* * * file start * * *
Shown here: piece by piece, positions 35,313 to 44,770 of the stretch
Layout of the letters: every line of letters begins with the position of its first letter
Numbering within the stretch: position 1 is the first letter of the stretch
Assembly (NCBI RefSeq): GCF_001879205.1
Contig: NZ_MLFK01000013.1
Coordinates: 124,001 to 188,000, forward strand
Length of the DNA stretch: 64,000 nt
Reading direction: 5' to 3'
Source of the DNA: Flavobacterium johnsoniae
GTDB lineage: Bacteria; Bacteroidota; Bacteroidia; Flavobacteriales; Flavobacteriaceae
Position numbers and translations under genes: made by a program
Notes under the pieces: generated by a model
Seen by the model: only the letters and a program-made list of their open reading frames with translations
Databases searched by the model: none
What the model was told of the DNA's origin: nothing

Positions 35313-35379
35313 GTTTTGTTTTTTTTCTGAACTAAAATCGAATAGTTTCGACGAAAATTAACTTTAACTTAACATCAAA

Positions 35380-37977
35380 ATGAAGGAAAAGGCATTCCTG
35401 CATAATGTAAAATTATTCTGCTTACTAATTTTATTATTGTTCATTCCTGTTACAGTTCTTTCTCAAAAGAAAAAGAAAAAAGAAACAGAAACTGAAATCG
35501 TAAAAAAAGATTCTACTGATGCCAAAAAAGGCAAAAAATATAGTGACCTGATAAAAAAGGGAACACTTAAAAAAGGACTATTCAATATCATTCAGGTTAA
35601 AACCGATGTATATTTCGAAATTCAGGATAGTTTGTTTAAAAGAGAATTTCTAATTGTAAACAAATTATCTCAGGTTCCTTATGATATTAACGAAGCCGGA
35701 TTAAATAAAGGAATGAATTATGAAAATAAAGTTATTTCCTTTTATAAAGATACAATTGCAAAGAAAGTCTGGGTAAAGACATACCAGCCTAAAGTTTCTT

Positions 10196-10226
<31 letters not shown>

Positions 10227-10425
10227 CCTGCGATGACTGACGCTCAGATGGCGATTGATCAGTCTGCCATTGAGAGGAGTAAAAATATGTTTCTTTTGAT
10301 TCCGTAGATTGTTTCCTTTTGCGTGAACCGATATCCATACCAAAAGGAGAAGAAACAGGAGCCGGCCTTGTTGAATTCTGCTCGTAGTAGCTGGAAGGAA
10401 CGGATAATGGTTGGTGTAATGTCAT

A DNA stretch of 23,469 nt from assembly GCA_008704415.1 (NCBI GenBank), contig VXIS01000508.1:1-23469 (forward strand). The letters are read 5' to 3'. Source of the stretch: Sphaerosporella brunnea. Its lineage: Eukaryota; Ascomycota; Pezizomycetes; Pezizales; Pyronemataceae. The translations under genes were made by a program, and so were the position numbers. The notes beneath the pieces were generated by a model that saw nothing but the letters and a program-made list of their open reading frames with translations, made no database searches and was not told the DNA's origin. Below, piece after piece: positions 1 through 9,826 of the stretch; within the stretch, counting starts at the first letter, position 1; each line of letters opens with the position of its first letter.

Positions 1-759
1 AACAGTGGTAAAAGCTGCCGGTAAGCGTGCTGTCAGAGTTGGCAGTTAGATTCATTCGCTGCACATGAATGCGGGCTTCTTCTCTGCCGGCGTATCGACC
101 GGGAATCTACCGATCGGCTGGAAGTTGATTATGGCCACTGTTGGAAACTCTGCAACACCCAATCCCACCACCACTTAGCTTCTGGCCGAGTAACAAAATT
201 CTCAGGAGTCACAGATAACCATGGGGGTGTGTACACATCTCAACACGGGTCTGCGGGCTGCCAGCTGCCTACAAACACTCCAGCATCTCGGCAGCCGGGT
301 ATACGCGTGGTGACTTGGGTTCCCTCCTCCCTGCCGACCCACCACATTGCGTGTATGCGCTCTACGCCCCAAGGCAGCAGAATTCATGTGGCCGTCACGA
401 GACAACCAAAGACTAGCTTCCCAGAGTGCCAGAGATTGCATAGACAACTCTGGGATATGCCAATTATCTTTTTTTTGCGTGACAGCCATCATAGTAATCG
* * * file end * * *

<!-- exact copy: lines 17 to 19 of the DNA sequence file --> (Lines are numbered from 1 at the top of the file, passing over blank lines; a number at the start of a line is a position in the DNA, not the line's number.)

35313 GTTTTGTTTTTTTTCTGAACTAAAATCGAATAGTTTCGACGAAAATTAACTTTAACTTAACATCAAA

Positions 35380-37977
35380 ATGAAGGAAAAGGCATTCCTG